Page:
Man-animal conflict claims 230 human lives in 15 years, 2860 injured

Man-animal conflict claims 230 human lives in 15 years, 2860 injured
A leopard in the human habitat during the winter of 2020. File/ GK

Srinagar: While the Department of Wildlife Protection has been trying to reduce the human-animal conflict, 230 people lost their lives and over 2800 were injured in the man-animal conflict across J&K since 2006.

Official data available with Greater Kashmir reveals that 230 persons were killed and 2860 injured in human-animal conflict during the last 15 years.

In 2006-07, at least 18 people were killed and 134 injured. In 2007-08, 15 people were killed while 141 injured. In 2008-09, 22 people were killed and 193 injured. In 2009-10, 20 human deaths and 232 injuries were reported. In 2010-11, 24 deaths and 306 injuries were reported. In 2011-12, 28 human deaths and 315 injuries were reported. In 2012-13, 11 human lives were lost and 259 were injured. In 2013-14, 28 human deaths were reported and 333 were injured. In 2014-15, 11 people were killed and 189 were injured. In 2015-16, 10 people were killed and 225 injured. In 2016-17, seven persons were killed and 127 injured. In 2017-18, eight persons were killed and 120 injured. In 2018-19, six persons were killed and 183 injured. In 2019-20, 11 human deaths were reported and 85 were injured. In 2020-21, five persons were killed while 87 injured. In 2021-22, so far six persons have been killed and 31 injured.

Wild animals attacking humans and vice versa have seen a spike in J&K.

Appearance of wild animals, particularly wild bears and leopards have been regular now not only in the forests but neo-colonies which have come up in both urban and rural areas. There have been frequent instances in the last few years when leopards and bears have sneaked into residential areas, creating panic and a sense of fear among the people. Wild cats have picked up pets, poultry, sheep and goats and bears gorged on fruit and beehives with ease. The last few months witnessed dozens of cases when animals have come in contact with humans, inflicting severe injuries on each other.

In a heart-wrenching incident, a four-year-old girl was killed by a leopard in Budgam district in June this year. In another such incident, a minor girl was attacked and killed by a leopard in Ganderbal district in August.

Wildlife officials said cultivation of fruit trees and setting up of poultry farms near forest areas attracts wild animals.

“Wild animals get attracted to the easy availability of food near forests. We appeal to people living near forests and karewas to avoid such activities which attract wild animals,” Regional Wildlife Warden Rashid Naqash told Greater Kashmir.

He said that the number of bears and leopards had grown significantly in the last few years.

“As there is ample and safe space for them to breed, their population has multiplied largely. It is an unnatural growth,” he said.

He said bad trash management and unchecked dog population — considered favourite food for wild cats - was linked to increasing leopard attacks in cities and towns. Moreover, significant poultry and sheep rearing units near households too lure the wild animals.

Naqash said that nine leopards had been captured in district Budgam after 4 June 2021 when a minor girl was killed at Ompora, Budgam.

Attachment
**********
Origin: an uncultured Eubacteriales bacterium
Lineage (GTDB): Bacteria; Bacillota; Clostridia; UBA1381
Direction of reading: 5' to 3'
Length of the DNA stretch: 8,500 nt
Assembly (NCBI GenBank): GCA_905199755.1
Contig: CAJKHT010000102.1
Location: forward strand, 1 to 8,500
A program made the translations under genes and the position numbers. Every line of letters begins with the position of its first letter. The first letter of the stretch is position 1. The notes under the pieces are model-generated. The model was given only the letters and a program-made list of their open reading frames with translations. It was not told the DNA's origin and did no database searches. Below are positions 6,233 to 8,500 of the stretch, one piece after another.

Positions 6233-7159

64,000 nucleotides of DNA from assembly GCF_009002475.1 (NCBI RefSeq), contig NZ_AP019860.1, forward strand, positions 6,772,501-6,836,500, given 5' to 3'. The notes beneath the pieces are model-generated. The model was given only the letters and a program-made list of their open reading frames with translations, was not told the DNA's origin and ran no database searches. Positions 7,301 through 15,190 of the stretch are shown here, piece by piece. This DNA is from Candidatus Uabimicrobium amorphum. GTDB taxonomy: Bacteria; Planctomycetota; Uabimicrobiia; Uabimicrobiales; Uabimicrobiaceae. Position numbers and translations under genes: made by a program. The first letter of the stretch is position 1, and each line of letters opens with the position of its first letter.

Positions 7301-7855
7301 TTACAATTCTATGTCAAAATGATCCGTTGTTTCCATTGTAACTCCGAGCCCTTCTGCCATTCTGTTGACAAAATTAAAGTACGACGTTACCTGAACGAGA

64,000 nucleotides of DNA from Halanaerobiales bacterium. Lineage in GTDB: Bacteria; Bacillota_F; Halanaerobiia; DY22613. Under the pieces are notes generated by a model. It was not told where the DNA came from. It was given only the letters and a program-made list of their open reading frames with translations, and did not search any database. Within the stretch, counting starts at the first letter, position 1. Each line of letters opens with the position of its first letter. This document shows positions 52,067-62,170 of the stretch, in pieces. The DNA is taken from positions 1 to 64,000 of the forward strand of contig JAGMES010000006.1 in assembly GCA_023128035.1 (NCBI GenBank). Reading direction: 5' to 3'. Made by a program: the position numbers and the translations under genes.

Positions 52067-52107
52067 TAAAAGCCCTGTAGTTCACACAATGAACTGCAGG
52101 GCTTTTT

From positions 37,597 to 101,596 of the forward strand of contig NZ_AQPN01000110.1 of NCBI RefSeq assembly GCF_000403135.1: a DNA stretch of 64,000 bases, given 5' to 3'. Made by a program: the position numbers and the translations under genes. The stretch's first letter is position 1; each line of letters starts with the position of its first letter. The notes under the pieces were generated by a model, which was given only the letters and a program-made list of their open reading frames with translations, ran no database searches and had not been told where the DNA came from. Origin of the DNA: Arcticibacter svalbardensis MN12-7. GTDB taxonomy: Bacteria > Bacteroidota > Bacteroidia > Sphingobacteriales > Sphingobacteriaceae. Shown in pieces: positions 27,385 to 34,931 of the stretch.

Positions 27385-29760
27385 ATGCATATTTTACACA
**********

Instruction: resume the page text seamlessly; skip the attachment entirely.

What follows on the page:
He said in other parts of J&K, many leopards have been captured after being tranquilised by the field staff of the Wildlife department.

Naqash urged the people to cooperate with the department.

A number of bears or leopards were attacked by the human population in different areas, resulting in their death.

Recently, a black bear and a leopard cub were found dead on a roadside in Ganderbal and Srinagar, and were believed to have been killed after being hit by some vehicle during the night.

Meanwhile, amid the rising number of incidents of human-animal conflict, the Department of Wildlife Protection has issued an advisory for the people to avoid such human-animal conflict besides sharing their numbers in case of any sighting of wild animals. The advisory issued by the Regional Wildlife Warden Kashmir said that people should not move alone, especially during the early and late hours.

Children and women should be more careful and move in groups.

“People should avoid going to the nearby forest area in early mornings and evening hours which is the peak time for the movement of leopards,” the advisory said.

It also cautioned the people not to chase or try to go near the leopard if sighted from a distance.

“It has been observed that whenever a leopard is sighted, people make a lot of noise which can prove dangerous. This way, the wild animal feels insecure and may attack,” the advisory reads.

It said that the cattle sheds in the houses should be constructed strong enough, using wooden material or concrete.

“Livestock, poultry and pets should be attended by three to four persons. Any type of bell or sound-producing device should be put around the neck of the cattle. They should also be kept in safe sheds before the onset of dusk,” the advisory said.

It said that people should avoid allowing bush growth or going to forest areas for attending nature’s call in late evening and night hours.

“This time coincides with peak activity of the leopard. Provide sufficient light around your utilities and outside your home,” the advisory said.

It said that in case a leopard is seen, people should immediately inform the Forest department, Wildlife Protection Department and Forest Protection Force as per the given number which the Wildlife Protection Department has already issued.

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